Thanks guys... The only thing I am confused about is if I need to take all 5 pieces of glass apart. In the pictures of those links it looks like they only removed the silicone on the inside. My tank leaked from the bottom seal. Do I need to remove the trim? Do I need to take the pieces of glass completely apart and do the whole tank?

Also the tank was filled for a week and did not leak. Then I added a bunch of rock and it started to leak on the bottom. Would the weight of the rock cause the silicone to pull away from the glass?

Thanks for your help,
Jared
 

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You do not need to dismantle the tank for a simple leak, regardless of tank size. Remove all the silicone inside the tank and reseal. Clamps aren't needed to assemble a tank either, as a little masking tape will hold the tank together once siliconed. Most of my tanks were purchased as leakers, and I have built a half dozen, the oldest being around 41 or 42 years old, and still held together by the original silicone.
 

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I've never heard of having to take the whole thing apart for a leak either, regardless of tank size.

You do need to remove all of the inner silicone, not just where it's leaking. The new silicone won't seal where it meets the old.

I wouldn't worry about removing the trim. Just run your bead of silicone up to it.
 

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Discussion Starter · #9 ·
What about if the tank is leaking out the front, bottom seal and it looks like water got underneath the seal and under the trim? Or will the new silicone on the inside prevent water from even getting to the trim again? This is my main concern and why I am wondering about the trim. It is now clear that I don't have to take it apart in pieces.

jmr
 

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If you reseal the inside, it will stop the leak. If when you remove the interior seam, you find the silicone holding the glass together is damaged, you may have to go beyond a reseal. If the tank is still structurally sound, a reseal is all that is required.
 

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CUBLUEJAY said:
Can I just reseal the bottom seal or the whole tank to get a continuous seal?
prov356 said:
I've never heard of having to take the whole thing apart for a leak either, regardless of tank size.

You do need to remove all of the inner silicone, not just where it's leaking. The new silicone won't seal where it meets the old.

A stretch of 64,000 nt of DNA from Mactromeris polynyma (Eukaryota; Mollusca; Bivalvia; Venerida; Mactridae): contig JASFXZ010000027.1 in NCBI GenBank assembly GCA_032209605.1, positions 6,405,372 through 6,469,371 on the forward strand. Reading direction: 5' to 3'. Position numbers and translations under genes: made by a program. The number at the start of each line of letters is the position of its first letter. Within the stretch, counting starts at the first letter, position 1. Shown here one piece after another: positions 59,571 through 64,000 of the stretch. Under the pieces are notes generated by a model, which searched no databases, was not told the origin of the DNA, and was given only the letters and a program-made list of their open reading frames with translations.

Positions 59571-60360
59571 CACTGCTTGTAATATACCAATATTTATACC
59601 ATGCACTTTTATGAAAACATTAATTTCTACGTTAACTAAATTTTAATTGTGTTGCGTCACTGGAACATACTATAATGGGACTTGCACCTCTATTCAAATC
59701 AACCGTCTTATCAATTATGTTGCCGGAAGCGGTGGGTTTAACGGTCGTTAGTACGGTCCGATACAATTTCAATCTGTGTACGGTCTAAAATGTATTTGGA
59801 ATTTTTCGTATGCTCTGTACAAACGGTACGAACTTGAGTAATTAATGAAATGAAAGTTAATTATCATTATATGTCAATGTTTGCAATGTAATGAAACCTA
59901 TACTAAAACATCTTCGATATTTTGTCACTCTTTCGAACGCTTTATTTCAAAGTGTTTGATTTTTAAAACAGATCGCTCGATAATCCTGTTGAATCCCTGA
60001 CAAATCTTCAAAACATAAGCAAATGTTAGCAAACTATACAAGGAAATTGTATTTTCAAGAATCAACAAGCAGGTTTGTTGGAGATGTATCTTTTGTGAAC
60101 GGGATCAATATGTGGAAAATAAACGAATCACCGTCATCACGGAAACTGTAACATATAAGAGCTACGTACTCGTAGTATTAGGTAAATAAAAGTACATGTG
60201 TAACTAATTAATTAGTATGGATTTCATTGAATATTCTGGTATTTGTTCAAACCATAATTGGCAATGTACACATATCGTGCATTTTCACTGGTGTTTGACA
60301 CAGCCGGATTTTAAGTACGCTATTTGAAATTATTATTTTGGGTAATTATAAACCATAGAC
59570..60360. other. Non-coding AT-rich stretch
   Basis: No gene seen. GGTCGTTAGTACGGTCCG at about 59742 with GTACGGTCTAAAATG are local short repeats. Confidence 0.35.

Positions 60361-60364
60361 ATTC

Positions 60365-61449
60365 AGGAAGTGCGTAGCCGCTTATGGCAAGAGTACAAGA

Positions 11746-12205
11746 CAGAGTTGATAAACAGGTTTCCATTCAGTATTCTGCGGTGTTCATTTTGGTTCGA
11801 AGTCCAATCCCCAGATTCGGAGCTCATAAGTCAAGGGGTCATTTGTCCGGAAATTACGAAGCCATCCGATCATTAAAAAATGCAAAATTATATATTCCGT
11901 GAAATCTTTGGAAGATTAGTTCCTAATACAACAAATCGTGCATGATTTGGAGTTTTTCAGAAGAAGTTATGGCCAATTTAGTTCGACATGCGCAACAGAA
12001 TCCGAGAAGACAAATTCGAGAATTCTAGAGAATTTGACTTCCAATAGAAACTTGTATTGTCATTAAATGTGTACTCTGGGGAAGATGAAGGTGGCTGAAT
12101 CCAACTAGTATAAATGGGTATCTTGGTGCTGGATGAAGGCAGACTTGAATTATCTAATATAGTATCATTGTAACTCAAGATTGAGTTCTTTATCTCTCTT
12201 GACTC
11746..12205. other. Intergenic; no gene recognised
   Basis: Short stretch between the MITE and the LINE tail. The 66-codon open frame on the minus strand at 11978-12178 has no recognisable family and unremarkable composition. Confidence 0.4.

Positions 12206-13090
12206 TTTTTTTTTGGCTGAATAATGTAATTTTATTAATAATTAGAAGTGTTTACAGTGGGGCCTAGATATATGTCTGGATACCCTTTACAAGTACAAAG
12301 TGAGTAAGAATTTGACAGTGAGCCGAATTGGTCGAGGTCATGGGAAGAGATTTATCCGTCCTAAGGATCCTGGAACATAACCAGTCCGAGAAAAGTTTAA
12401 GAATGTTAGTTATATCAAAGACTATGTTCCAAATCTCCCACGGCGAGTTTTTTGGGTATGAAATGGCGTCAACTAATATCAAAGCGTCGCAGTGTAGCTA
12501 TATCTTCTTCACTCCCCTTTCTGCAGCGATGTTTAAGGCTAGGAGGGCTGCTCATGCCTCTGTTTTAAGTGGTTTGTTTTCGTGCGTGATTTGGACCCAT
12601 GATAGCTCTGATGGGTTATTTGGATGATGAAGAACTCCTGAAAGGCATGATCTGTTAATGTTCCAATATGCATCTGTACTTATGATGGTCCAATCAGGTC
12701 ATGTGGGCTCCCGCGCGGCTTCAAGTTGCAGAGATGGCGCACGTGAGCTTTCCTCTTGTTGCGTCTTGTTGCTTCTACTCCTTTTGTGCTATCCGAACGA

I wouldn't worry about removing the trim. Just run your bead of silicone up to it.
That should answer your question
 

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It looks like the concensus is that there is no need to dismantle the tank as I had thought. Sorry if I mislead anyone. That was how I thought it should be done, but like I said I had never attempted it.
 

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Stickzula said:
That was how I thought it should be done,
me2

hey CUBLUEJAY will you please do a follow up on this. i would VERY Much like to see your results. i currently have a 20high that sprung a leak(side seal, lower bottom) and i would just like to repair the inside too...

plz post back when you have completed and its held water
 

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You need to make sure you get 100% silicone not the ones with any mildew inhibitors or any type of additives.

GE Silicone I Windows and Doors is tried and true and you can get it at Home Depot of Lowes. While you are there you can pick up the other things needed such as single-edge razor blades, masking tape, and rubbing alcohol to clean the area where you are going to put the new silicone beads.

You can get other supplies which are listed on that first link that Prov356 gave out if you want.

Also this may seem like common sense but you have to let the silicone cure for at least 24 hours before you attempt to add water to it.

Just be glad your tank is only a 55 gallon. I have a 7'x2'x2' 210 gallon tank that I need to reseal lol. I have just been waiting for it to get nice outside.